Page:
The slippage in education and earnings potential among males has triggered some “marriageable mate” problems that will be new to everyone (except African Americans, who are all too familiar with the dilemma). Here’s an angle I never thought of before: What are the economic implications on a macro level?
On Oct. 4 a panel at American Enterprise Institute will debate those implications. On the panel is W. Bradford Wilcox from the National Marriage Project, who does good work on these issues. The program description from AEI:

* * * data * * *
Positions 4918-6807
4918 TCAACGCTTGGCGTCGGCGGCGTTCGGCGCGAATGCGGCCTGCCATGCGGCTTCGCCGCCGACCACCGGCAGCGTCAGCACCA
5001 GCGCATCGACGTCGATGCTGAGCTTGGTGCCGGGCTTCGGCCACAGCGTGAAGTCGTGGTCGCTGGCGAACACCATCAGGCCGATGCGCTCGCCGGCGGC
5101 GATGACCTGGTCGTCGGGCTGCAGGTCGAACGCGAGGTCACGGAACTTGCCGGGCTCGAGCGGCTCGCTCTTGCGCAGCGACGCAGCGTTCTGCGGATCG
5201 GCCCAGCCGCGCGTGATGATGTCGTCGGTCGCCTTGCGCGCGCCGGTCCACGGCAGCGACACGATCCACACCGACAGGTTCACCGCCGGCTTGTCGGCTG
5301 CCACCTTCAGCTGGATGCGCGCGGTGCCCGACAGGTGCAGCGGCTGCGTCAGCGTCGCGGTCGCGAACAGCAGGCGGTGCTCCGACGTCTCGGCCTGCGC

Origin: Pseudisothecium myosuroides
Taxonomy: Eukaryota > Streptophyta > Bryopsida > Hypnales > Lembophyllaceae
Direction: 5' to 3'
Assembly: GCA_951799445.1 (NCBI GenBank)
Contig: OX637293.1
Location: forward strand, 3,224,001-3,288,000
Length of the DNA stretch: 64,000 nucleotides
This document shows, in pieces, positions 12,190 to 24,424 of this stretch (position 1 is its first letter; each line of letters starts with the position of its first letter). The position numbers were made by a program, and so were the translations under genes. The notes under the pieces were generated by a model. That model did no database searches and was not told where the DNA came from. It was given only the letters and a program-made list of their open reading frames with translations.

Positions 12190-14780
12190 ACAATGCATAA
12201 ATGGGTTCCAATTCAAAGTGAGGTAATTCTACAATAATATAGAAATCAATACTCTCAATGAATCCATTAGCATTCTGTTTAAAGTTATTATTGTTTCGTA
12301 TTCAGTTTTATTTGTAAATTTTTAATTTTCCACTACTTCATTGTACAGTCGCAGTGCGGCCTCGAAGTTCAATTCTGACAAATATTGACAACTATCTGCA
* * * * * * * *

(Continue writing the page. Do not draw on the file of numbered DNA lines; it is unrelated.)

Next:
Not so long ago, rapid population growth was widely regarded as a threat to national and international prosperity. Since the 1960s, however, global fertility levels have dropped by nearly half, and birth levels in developed countries have fallen by almost two-fifths. As a result, some large Western and European economies-including, Germany, Italy, Japan and Russia-have already entered into depopulation. The Sustainable Demographic Dividend, a newly released study from the Social Trends Institute and the National Marriage Project at the University of Virginia, argues that low birthrates and increasingly unstable marital patterns pose serious risks to maintaining and enhancing prosperity in affluent societies. In fact, the study maintains, an increase in birth rates is necessary to produce growing markets and working-age populations to support the impending boom of retirees. Are subreplacement fertility and the ongoing Western "flight from marriage" bad for business? If so, how do these trends constrain growth and development? What should governments, businesses and private citizens be doing to turn them around? Please join us as we host a panel to explore the interaction between birth rates, marriage, and economic growth.
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